The Contra Costa County median was $615,000, up 6.1 percent, while the Alameda County median was $862,450, up 11.3 percent. In Santa Clara County, the median was $1,242,500, up 18.6 percent. In San Mateo County, the median climbed 12.8 percent to $1,522,500, and in San Francisco County it rose 13.3 percent to $1,594,000.
WASHINGTON - House Republican leaders on Thursday proposed legislation that would overhaul the U.S. tax code and jettison numerous tax breaks that Americans and businesses have used for years to limit their taxable income.
The release of the proposals launched into motion a frantic political effort that could impact almost every American. In a number of cases, the tax plan cuts back on tax benefits for families and individuals while expanding tax benefits for companies.
The Tax Cuts and Jobs Act would lower the corporate tax rate from 35 percent to 20 percent and collapse the seven tax brackets paid by families and individuals down to four. It could create giant new benefits for the wealthy, cutting business taxes, eliminating the estate tax, and ending the alternative minimum tax.
It would also jettison numerous tax breaks that Americans and businesses have used for years to limit their taxable income. in half the popular mortgage interest deduction used by millions of American homeowners, capping this tax deduction at new mortgages of $500,000 or less. Presently, Americans can deduct interest on mortgages of up to $1 million from their income.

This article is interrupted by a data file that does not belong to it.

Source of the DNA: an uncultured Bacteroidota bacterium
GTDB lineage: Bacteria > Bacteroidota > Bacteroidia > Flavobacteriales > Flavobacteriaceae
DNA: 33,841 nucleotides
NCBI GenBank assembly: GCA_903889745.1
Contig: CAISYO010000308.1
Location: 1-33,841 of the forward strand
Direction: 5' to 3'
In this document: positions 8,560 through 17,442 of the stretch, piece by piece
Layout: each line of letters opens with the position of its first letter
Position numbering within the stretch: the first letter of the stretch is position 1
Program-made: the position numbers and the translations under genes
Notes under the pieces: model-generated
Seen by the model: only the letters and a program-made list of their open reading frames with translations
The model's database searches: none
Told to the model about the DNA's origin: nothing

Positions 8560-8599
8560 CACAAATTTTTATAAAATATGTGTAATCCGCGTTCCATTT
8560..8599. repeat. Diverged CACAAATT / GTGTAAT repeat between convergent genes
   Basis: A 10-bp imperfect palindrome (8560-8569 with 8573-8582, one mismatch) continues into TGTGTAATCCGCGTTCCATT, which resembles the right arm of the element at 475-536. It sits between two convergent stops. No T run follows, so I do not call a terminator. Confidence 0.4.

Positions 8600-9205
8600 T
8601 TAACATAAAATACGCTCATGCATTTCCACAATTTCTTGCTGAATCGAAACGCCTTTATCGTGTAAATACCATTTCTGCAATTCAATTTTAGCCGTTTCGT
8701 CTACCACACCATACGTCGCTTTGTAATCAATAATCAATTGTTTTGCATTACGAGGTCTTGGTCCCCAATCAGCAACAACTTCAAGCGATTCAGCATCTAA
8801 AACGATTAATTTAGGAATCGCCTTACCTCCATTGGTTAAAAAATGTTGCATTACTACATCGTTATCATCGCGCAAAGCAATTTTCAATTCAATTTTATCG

This change could have a particularly big impact on high cost areas, such as San Francisco, New York, Boston, and the Washington D.C. area, and housing groups and lawmakers will likely try to defeat it. The bill would allow people to deduct their local property taxes from their taxable income, though this benefit would be capped at $10,000.
The bill's true impact on the middle class will be difficult to immediately measure. The bill would create a new "Family Credit" and expand the child tax credit used by working families. The child tax credit would grow from $1,000 per child to $1,600 for each child.
The bill would nearly double the standard deduction that many Americans claim on their taxes, raising it from $12,700 to $24,000 per family. But this benefit would be partially offset by the personal exemption many Americans can claim, which can be large for families with multiple children.
Families would also no longer be able to deduct their state income taxes from their federal taxable income, another change that would have a particular impact on places like New Jersey and New York, where state taxes are higher than in other areas.
And Americans would no longer be able to deduct their medical expenses or property and casualty losses, according to a document outlining the plan.
The legislative fight over the tax bill has become the Trump administration's biggest political goal, after failed attempts to repeal the Affordable Care Act. President Donald Trump wants the legislation to pass the House and the Senate by the end of the year, though they must resolve numerous differences.
The bill would add $1.5 trillion to the debt over 10 years, but Republicans believe the changes would trigger a surge in economic growth, higher wages, and job creation.
Other changes in the bill would be far reaching. It would, for example, make changes to college savings programs and have new requirements for tax-exempt organizations like churches and charities.